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Looking on Wikipedia's cluster decay article, I see that almost all clusters emitted from a nucleus have an even number of both protons and neutrons (not necessarily the same number of each). The only exceptions listed are:

  • 23F from 231Pa
  • 25Ne from 233U or 235U
  • 29Mg from 235U

If an alpha particle is also considered a cluster, the same is true for it too as it contains two protons and two neutrons.

  • Why are odd numbers of protons or neutrons in cluster decay so rare?
  • Why is the number of neutrons always an equal or greater number of than protons in the cluster?
  • Why couldn't a nucleus emit a single proton?
  • Why doesn't cluster decay involve odd numbers of both protons and neutrons in any of the parent nucleus, the emitted cluster, or the daughter nucleus?
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1) Why are odd numbers of protons or neutrons in cluster decay so rare?

Experimentally, even-even nuclei (i.e, a nuclei with even $Z$ and even $A-Z$) are more stable than even-odd or odd-even ones, and both configurations are more stable than the odd-odd one. A stronger p-p (proton-proton) and n-n (neutron-neutron) interaction with regards to p-n interaction inside the nuclei accounts for it.

This is explained in the shell model or in the Fermi gas model by the Pauli exclusion principle. In these models particles are assumed to be all stored below the Fermi level, and effectively free (in a potential well that binds them in the nucleus) since almost any interaction would move them to already occupied energy levels; the only allowed interactions are those that exchange the particles' energies. This strongly discourages p-n interactions, since p and n quantum numbers are different and in general also an energy exchange would violate Pauli's principle. Pauli's principle also guarantees that nuclei with equal Fermi level for both p and n are more stable (this can be seen by a straightforward calculation).

2) Why is the number of neutrons always an equal or greater number of than protons in the cluster?

The potential well that binds neutrons and protons in the nucleus is deeper for neutrons than for protons, due to E.M. repulsion between the latter. Since Fermi levels must be the same, configurations with more neutrons than protons are favored.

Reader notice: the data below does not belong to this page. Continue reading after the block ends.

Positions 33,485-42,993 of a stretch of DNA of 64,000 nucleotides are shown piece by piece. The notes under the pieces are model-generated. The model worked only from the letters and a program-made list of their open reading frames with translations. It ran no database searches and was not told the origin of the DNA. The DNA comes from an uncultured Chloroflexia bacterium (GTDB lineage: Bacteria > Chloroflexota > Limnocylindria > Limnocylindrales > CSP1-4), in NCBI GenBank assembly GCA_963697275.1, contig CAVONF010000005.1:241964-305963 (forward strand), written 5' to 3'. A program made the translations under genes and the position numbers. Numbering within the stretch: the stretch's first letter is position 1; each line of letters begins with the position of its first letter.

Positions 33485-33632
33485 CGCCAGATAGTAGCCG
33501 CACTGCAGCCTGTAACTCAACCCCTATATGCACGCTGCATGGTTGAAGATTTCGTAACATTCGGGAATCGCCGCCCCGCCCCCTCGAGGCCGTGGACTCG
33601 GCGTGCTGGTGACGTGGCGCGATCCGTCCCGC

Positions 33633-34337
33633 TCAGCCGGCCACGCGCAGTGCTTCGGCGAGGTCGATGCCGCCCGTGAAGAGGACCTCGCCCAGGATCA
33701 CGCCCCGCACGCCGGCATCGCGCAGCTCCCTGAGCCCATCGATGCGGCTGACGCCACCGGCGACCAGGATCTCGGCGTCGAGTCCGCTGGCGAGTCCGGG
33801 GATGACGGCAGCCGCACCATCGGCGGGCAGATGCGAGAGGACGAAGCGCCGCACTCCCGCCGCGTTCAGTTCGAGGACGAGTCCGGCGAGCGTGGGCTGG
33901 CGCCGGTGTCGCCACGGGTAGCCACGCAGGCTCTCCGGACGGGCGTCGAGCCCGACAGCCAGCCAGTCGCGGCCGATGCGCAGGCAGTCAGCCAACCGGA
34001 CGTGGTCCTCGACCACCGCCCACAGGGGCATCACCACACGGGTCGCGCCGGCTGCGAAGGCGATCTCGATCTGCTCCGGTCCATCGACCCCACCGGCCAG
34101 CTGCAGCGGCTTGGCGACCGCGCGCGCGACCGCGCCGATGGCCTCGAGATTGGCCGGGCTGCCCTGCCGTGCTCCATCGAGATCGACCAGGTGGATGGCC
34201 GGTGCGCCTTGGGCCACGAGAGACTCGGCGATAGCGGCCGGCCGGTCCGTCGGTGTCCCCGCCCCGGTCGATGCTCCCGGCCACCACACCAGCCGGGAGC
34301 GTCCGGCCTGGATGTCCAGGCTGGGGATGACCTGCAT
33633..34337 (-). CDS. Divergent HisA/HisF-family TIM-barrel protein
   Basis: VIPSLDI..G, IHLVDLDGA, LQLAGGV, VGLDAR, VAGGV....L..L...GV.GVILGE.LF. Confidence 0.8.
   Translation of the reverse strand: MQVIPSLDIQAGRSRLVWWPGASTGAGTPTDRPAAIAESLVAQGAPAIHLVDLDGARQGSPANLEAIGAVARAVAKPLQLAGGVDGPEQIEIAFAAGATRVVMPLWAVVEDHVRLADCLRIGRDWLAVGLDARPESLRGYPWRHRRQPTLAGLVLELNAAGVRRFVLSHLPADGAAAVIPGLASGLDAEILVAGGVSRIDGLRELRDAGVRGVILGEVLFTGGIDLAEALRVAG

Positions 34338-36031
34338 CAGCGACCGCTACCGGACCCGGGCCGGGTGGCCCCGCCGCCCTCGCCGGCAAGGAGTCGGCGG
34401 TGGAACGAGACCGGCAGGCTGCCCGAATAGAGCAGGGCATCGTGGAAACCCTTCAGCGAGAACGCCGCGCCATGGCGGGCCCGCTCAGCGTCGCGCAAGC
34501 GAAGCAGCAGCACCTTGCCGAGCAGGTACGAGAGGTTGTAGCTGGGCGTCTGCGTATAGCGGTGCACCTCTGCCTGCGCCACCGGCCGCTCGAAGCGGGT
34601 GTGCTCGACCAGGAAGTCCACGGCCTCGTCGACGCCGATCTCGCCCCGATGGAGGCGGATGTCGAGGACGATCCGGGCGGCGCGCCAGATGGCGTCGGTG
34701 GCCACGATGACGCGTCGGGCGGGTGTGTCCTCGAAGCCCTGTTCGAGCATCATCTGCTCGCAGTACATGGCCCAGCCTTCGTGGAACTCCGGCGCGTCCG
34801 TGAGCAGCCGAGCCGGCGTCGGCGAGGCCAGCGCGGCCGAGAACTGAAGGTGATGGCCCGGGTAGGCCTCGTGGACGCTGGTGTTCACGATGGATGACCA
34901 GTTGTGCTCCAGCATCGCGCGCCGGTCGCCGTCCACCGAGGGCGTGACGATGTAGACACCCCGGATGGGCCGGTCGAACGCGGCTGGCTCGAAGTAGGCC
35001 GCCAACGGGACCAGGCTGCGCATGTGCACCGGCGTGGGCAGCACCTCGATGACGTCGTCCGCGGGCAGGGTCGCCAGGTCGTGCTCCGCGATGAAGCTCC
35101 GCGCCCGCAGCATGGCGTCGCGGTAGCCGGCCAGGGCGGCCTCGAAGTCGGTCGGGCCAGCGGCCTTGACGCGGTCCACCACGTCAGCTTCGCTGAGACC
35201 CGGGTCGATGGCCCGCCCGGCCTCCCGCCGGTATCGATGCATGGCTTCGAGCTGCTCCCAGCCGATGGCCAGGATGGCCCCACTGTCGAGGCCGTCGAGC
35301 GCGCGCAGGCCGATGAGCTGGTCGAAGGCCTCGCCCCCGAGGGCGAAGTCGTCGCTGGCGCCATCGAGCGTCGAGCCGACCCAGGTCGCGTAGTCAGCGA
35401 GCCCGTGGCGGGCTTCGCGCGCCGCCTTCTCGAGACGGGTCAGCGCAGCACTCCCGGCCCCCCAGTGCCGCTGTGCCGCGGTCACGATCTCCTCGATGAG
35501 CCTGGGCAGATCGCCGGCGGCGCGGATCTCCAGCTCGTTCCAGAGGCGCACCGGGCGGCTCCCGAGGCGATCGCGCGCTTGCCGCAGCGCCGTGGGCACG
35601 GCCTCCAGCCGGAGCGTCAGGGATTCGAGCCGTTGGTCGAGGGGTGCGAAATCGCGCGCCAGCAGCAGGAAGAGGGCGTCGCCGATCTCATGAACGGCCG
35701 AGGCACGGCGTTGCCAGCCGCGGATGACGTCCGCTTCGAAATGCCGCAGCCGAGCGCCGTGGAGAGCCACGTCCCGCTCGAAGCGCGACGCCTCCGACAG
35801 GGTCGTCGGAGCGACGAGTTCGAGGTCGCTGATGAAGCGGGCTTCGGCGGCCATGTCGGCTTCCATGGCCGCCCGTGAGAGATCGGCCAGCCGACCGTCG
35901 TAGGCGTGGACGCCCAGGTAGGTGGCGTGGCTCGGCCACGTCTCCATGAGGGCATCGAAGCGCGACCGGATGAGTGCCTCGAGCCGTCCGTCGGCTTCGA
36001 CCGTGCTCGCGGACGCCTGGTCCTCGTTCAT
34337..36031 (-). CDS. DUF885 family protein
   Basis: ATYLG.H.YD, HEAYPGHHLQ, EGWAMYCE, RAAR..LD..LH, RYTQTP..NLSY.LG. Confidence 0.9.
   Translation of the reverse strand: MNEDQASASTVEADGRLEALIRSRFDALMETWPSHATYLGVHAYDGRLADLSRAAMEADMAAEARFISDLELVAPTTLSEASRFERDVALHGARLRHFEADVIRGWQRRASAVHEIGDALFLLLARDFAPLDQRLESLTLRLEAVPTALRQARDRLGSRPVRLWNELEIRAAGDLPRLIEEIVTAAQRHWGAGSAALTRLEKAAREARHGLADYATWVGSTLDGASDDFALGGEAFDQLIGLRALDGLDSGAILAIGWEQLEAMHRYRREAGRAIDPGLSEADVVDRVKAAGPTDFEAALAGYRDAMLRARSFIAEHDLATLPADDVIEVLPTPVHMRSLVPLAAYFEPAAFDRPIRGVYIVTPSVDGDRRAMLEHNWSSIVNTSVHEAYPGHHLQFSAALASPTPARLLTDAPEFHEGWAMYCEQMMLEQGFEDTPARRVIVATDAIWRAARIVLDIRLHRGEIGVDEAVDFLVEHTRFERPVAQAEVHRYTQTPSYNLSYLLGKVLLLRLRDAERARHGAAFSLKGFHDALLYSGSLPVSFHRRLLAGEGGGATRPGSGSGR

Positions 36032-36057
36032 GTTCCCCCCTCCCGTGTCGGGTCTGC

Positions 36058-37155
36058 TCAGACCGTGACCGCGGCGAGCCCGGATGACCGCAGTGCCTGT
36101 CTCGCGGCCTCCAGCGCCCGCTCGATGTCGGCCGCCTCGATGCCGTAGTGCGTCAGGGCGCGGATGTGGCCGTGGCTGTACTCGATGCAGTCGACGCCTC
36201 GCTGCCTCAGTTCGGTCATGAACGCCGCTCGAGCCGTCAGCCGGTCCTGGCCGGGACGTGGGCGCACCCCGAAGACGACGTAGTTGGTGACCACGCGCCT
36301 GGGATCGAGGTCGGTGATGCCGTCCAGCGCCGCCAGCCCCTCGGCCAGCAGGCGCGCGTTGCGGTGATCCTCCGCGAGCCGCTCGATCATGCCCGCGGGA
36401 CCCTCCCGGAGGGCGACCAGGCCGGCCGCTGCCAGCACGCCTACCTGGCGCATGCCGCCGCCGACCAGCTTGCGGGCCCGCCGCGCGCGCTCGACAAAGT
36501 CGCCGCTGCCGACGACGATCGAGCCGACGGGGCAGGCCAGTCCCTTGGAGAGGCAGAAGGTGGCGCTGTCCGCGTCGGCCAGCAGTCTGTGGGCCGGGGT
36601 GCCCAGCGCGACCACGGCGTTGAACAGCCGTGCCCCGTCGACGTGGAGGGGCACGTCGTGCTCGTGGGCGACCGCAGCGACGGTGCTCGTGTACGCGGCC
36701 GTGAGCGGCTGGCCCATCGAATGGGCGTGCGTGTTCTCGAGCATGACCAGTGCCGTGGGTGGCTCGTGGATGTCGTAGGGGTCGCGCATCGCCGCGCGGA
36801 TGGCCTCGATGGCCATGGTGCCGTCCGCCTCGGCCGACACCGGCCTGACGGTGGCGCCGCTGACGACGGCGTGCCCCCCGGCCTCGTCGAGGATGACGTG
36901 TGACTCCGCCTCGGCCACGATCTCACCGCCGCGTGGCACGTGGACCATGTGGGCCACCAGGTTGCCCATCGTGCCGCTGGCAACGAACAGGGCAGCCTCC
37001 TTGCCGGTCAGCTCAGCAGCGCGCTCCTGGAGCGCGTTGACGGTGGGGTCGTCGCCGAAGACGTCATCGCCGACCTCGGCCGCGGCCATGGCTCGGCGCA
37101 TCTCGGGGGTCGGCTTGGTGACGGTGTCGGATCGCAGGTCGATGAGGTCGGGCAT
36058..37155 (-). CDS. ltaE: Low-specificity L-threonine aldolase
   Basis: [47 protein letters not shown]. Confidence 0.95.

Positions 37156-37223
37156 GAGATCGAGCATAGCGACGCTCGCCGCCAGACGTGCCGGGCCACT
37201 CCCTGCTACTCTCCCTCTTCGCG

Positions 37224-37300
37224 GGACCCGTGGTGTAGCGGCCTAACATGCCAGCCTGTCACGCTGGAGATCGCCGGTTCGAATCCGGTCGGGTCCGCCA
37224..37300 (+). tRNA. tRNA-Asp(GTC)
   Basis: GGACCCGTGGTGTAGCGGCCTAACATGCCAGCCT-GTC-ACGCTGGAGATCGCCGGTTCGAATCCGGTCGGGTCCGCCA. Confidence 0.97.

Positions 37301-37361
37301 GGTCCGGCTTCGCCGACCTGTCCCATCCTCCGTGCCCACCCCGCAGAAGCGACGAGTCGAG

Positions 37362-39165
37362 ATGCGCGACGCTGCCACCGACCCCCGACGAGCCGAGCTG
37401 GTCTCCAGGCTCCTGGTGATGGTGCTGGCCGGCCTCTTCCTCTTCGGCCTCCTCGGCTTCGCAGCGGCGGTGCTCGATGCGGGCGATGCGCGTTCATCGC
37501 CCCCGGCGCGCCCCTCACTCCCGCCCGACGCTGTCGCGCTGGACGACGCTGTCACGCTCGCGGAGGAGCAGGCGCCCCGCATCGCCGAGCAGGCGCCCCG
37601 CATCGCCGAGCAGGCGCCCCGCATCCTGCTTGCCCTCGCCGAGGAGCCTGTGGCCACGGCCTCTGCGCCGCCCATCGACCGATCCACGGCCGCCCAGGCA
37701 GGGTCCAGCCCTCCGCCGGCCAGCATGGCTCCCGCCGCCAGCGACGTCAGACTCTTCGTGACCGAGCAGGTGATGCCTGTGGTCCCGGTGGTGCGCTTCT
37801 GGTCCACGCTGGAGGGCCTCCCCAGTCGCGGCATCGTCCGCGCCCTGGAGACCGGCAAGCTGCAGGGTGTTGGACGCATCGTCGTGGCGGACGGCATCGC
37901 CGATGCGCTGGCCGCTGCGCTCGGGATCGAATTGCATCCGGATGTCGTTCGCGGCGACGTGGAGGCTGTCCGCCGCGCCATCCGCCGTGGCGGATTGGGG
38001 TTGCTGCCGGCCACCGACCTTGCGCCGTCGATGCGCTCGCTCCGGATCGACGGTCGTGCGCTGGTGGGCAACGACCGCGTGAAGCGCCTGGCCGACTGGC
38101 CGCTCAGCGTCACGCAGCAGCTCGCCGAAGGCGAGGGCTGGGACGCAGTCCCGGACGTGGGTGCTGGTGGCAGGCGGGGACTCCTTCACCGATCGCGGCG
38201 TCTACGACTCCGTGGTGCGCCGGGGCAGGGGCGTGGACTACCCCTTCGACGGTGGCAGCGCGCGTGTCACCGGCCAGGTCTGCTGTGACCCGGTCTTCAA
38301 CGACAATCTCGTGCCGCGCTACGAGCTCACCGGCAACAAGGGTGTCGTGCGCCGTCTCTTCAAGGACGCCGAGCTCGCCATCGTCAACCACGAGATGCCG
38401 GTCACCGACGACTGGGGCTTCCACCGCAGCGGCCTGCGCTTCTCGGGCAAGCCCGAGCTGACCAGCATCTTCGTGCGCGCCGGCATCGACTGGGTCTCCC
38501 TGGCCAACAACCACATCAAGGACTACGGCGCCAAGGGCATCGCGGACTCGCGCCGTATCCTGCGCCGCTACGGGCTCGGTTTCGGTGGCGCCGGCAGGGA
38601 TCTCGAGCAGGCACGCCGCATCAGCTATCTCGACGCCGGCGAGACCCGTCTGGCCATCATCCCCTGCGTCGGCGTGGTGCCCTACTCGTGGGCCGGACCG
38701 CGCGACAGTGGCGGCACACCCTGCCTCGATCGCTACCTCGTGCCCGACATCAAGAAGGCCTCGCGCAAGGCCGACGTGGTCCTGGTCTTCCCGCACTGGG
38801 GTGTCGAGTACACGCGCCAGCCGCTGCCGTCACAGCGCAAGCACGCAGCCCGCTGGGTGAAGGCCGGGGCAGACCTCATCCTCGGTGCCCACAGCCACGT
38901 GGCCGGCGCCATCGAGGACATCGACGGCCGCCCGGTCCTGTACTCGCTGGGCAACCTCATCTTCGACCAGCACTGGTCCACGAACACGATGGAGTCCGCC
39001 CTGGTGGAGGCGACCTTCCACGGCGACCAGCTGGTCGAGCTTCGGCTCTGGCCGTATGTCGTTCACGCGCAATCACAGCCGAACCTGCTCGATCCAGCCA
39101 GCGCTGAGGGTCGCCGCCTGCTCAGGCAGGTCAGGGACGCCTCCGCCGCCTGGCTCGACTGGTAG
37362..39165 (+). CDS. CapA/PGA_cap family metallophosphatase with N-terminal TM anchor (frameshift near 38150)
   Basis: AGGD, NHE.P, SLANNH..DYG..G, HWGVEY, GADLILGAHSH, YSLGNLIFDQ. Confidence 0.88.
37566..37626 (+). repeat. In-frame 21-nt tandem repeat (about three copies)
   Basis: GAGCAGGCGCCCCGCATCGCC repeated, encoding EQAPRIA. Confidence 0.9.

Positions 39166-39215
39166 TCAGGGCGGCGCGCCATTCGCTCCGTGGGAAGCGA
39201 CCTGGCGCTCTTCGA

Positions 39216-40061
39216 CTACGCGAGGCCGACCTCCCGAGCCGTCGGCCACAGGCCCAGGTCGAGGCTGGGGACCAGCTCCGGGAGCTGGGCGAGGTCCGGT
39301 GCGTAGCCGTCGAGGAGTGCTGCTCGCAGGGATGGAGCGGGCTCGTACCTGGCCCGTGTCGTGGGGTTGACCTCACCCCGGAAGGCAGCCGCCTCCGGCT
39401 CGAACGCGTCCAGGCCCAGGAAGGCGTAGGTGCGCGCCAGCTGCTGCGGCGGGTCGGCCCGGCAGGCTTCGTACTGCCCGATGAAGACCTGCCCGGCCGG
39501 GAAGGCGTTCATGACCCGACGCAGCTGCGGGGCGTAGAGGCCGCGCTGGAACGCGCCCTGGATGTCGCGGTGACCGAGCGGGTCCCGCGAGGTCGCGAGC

I don't have a definitive answer for the last two questions, but I'll try to formulate some hypotheses anyway.

3) Why couldn't a nucleus emit a single proton?

I think this could be explained computing the $Q$-value of nuclear decays and observing that is always smaller for proton emission than for cluster (or $\alpha$) emission, making the former far more difficult to be observed. Note however that fission processes do in general involve protons as side products.

4) Why doesn't cluster decay involve odd numbers of both protons and neutrons in any of the parent nucleus, the emitted cluster, or the daughter nucleus?

The answer for the emitted cluster and the daughter nucleus resides in what is said above. It seems therefore that for an even-even + even-even decay also the parent nucleus should be even-even, preferring to decay in $\beta$ otherwise.

References:
https://web-docs.gsi.de/~wolle/TELEKOLLEG/KERN/LECTURE/Fraser/L10.pdf
http://virgilio.mib.infn.it/~zanotti/FNSN/FNSN_files/FNSN/Nucleus/Fermi_gas_model+Shell_model.pdf

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    $\begingroup$ Proton decay does occur. In general, this answer spends a long time explaining why pairing exists microscopically, which isn't really what the question is asking. $\endgroup$ – Ben Crowell Jun 20 at 12:08
  • $\begingroup$ @BenCrowell I see your point, but as far as I know pairing issues are not quantitatively considered in nuclear decay models (such as Gamow theory), and are meant to be understood qualitatively and microscopically/added as corrections to the results given by these models $\endgroup$ – Francesco Arnaudo Jun 20 at 14:38

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